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University assessment: a genre-based needs analysis of university examination and assignment prompts

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dc.contributor.author Yufrizal, Hery
dc.date.accessioned 2011-06-16T02:37:45Z
dc.date.accessioned 2022-10-26T07:47:02Z
dc.date.available 2011-06-16T02:37:45Z
dc.date.available 2022-10-26T07:47:02Z
dc.date.copyright 1993
dc.date.issued 1993
dc.identifier.uri https://ir.wgtn.ac.nz/handle/123456789/24720
dc.description.abstract This study is an attempt to identify the needs of EAP students in understanding examination and assignment prompts from the perspective of potential difficulties implied in the structure of the prompts. Two research questions were proposed: firstly, what conceptual and communicative dimensions can be identified in examination and assignment prompts? Secondly, how do these dimensions differ between social science/humanities (SSH) and science and technology (ST) discipline areas and between first year undergraduate and graduate courses? To answer the research questions, a descriptive study was conducted to analyze 1061 examination prompts and 225 assignment prompts from 118 different courses. The data were taken from 18 departments at Victoria University of Wellington. The data were analyzed in three ways: an analysis of propositional complexity of the prompts, a functional analysis of the rhetorical components of the prompts, and a classification of the prompts based on the type of tasks they instruct. In terms of propositional complexity, the prompts were divided into two major forms essay and non-essay, and each of these was categorized into simple, compound, and complex forms resulting in six macro-structure types. In terms of rhetorical structure the prompts were characterised as having two obligatory components: the comment and the topic, and one or all of these optional components: the focus, the perspective and the background information. At the task level the prompts were classified into seven categories of prompts: 1)draw and list, 2)calculate, 3)verify, 4) define and illustrate, 5)describe and explain, 6)discuss and analyze, and 7) evaluate and argue categories. An interrater reliability check was conducted at the task type to find out how far the proposed categorization match the EAP teachers' interpretation of the prompts. The three levels of analysis showed that there are no major differences between the prompts in social science/humanities and science and technology discipline areas. Predictably there were more non-essay questions in ST particularly in first year subjects. Overall, however, students in ST examinations face three prompts out of four requiring an essay answer. The implications of each of the analyses are discussed for EAP course design and for interpreting questions. en_NZ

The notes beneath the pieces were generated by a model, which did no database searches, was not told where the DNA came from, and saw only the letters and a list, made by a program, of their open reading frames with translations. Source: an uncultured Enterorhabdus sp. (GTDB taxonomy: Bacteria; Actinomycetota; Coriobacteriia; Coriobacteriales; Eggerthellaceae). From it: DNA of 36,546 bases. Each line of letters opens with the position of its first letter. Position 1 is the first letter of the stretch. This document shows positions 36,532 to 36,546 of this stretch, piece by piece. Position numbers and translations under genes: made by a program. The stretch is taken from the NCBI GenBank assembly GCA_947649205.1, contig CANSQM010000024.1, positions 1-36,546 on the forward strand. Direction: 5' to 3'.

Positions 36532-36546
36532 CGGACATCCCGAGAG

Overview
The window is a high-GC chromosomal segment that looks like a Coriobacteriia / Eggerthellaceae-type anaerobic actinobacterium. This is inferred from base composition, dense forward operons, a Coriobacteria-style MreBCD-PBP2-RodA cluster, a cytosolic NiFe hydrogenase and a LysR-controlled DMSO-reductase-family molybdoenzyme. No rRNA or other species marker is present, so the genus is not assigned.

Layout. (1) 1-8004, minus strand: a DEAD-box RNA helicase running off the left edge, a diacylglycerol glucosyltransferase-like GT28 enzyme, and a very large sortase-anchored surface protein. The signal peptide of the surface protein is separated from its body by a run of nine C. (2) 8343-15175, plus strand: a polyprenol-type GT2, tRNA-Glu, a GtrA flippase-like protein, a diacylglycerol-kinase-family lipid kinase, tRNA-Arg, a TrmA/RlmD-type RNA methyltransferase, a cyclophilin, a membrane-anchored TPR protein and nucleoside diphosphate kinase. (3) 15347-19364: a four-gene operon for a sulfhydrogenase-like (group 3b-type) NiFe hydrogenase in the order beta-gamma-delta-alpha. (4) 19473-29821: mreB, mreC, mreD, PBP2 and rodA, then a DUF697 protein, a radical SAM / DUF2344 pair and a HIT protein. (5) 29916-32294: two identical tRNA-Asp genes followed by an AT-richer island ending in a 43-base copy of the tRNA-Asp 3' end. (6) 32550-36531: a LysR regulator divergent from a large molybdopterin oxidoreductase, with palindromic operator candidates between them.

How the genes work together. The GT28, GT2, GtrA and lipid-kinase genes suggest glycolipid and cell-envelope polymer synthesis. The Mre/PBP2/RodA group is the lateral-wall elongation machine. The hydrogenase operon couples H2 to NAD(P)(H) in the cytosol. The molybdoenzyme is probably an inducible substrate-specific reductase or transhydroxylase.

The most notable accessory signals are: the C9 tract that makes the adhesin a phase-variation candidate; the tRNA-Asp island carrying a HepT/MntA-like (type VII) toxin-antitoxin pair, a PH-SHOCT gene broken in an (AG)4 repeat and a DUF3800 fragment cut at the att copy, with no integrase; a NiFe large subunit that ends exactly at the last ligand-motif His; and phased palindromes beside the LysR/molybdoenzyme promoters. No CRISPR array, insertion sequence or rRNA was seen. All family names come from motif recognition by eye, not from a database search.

dc.format pdf en_NZ
dc.language en_NZ
dc.language.iso en_NZ
dc.publisher Te Herenga Waka—Victoria University of Wellington en_NZ
dc.title University assessment: a genre-based needs analysis of university examination and assignment prompts en_NZ
dc.type Text en_NZ
vuwschema.type.vuw Awarded Research Masters Thesis en_NZ
thesis.degree.discipline Applied Linguistics en_NZ
thesis.degree.grantor Te Herenga Waka—Victoria University of Wellington en_NZ
thesis.degree.level Masters en_NZ


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